Back in December, Matt Negrin, a former journalist and now producer at Comedy Central’s “The Daily Show,” wrote a column for The Washington Post saying that TV journalists who invite Republicans on the air should begin by asking if they believed Biden won the election. If they don’t say yes, the interview should end. Many in the news business believe that stance goes too far, that a journalist’s role is to question ideas and point out inaccuracies or outright fictions, not to pretend they don’t exist. Two Sunday morning hosts, Jake Tapper and Chris Wallace, recently revealed themselves as polar opposites on the point.
There is an old adage about negotiations that states one can only be truly confident of a fair and equitable agreement when both sides walk away from the table feeling like they each got the short end of the stick. I’m reminded of that old saw following the first 2020 presidential debate from Tuesday night, and the equal amounts of animus directed towards Chris Wallace for the job he did as moderator.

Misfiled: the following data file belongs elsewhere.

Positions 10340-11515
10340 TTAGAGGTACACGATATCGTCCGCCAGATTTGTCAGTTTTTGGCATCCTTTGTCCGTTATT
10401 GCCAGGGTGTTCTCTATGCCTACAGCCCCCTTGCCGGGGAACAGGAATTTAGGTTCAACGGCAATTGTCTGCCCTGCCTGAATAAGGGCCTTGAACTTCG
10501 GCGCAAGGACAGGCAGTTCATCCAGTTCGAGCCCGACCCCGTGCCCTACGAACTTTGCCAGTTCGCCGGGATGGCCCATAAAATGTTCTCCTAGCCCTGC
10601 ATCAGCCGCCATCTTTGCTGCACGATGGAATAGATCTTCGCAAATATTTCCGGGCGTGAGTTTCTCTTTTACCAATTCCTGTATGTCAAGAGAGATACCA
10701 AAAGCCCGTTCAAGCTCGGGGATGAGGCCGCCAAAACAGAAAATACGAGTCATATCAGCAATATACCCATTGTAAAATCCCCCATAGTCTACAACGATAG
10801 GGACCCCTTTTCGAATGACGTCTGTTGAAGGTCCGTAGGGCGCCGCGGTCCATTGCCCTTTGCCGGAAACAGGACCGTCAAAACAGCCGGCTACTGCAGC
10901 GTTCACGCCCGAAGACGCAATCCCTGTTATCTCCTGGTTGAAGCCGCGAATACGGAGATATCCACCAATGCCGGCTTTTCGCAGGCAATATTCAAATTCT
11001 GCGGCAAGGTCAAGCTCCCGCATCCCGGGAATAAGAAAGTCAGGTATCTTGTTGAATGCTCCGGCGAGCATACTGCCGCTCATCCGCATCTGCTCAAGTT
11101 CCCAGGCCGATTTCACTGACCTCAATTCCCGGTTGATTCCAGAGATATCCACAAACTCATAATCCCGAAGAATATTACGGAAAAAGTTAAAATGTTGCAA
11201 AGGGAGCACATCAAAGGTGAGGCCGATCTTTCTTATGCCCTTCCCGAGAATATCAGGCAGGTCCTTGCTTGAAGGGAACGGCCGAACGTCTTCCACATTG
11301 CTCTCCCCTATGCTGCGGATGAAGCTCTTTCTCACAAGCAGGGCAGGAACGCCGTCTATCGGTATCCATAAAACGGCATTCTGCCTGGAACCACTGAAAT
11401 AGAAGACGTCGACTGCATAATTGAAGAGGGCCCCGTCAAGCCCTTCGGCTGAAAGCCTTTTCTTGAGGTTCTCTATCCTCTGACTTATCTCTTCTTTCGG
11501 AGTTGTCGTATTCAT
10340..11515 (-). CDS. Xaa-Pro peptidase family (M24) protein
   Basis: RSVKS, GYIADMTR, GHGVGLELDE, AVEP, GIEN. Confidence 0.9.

The contest between President Donald Trump and Vice President Joe Biden was chaotic from start to finish. With interruptions and interjections, Trump tried to throw his Democratic opponent off stride. Pleas, increasingly frustrated and loud, were the only tools Wallace had at his disposal to try to maintain control.
The topics for the first presidential debate focus on issues that have dominated the news throughout 2020 — the economy, the coronavirus pandemic and the records of the two leading contenders. But the framing of one of the debate topics has set off alarms and objections. “Race and Violence in Our Cities” seems to echo President Trump’s contentious characterization of the protests that have swept American cities this summer and gives a false sense of the issue, critics say.